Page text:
In recent decades, there has been an increase in self-reported internalising mental health problems, such as depression and anxiety, among young people in many Western countries, including Norway. The aim of this study has been to increase knowledge about the prevalence and the reasons behind the increase in self-reported mental health problems among adolescents in Oslo, and how youths experience mental health problems. Analytically foregrounding gender, we have explored the relationship between mental health problems and pressure related to school, body image and social media use, and how demands in these different areas affect the lives of adolescent girls and boys. We have also studied how adolescents interpret questions about mental health problems asked in large surveys, and to what extent they experience that these questions address problematic issues for the youths who are affected. The report draws on mixed methods. Firstly, it is based on six focus group interviews with 29 boys and girls in tenth form, approximately 15 years old, in two different environments in Oslo. Additionally, it is based on a large survey, Ung i Oslo 2015, where questions about stress related to school, body image and social media are included. The study shows that adolescents understand symptoms of mental health problems as stress-related. Moreover, the adolescents understand the questions about mental health problems that are asked in the large surveys mainly as deeply problematic for those that are affected. They interpret most of the questions to be related to mental issues, although a question about having trouble sleeping is slightly more ambiguous, as the adolescents also relate this to staying up because of school work or social media. Primarily, the adolescents understand the questions to relate to the daily hassles and nonstop pressure from school and other arenas where they need to perform. Many also talk about a strong, but vague sense of worry and unease about the future, related to their further education and career. Both boys and girls understand stress as something that affects the body, and girls in particular talk about how stress may be painfully and intensely felt in the body, as well as affecting their thoughts and emotions. Secondly, the study demonstrates that the adolescents primarily understand the stress to originate in school. In the interviews, both girls and boys describe school-related stress as the strongest, and the quantitative analyses show that there is a close relationship between mental health problems and experienced school stress. Many girls in particular experience school-related stress. There are also many girls who experience stress related to body image, although this is more ambiguous than school pressure. Whereas the adolescents interpret school pressure as unequivocally negative, activities where they experience body pressure, such as sports and use of social media, are more mixed, as they incorporate both stress and negative emotions as well as being a source of relaxation, community and joy.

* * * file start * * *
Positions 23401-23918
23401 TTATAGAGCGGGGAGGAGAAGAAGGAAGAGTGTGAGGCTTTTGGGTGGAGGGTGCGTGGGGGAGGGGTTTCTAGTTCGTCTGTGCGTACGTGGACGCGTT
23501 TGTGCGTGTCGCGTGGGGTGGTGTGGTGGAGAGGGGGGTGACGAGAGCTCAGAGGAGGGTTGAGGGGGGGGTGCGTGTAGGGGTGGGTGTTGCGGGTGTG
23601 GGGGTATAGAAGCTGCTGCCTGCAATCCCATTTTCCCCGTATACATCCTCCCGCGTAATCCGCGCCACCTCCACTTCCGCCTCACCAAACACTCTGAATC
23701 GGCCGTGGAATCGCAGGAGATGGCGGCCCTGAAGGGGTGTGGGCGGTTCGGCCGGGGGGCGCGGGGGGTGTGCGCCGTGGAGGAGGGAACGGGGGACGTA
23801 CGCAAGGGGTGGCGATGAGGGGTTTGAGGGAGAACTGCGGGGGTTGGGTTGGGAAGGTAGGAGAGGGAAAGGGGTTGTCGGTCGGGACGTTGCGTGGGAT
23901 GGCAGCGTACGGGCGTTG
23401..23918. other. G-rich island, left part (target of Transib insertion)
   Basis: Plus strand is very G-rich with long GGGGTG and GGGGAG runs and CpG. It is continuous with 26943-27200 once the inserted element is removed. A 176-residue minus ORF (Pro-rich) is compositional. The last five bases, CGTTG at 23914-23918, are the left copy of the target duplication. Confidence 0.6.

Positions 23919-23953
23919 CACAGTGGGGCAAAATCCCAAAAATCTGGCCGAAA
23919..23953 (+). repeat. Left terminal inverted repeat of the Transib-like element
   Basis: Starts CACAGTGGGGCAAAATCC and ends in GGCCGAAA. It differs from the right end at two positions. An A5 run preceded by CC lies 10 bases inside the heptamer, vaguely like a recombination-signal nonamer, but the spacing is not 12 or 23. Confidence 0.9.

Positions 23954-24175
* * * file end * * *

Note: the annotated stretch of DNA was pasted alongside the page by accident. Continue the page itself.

De siste tiårene har det vært en økning i selvrapporterte psykiske helseplager, særlig blant unge jenter. Målet med rapporten har vært å få mer kunnskap om hva som ligger bak denne økningen. Ved hjelp av fokusgruppeintervjuer med ungdom og analyser av Ung i Oslo 2015 har vi utforsket sammenhenger mellom psykiske helseplager og skolepress, kroppspress og sosiale medier. Hovedfunn fra prosjektet er at ungdommene knytter symptomene på psykiske helseplager til stress, og at det er skolesituasjonen som er tettest knyttet til ungdommers stressrelaterte psykiske helseplager. Det er også mange som opplever et utseendepress, særlig jenter, og det er en relativt sterk sammenheng mellom kroppsbilde og depressive symptomer.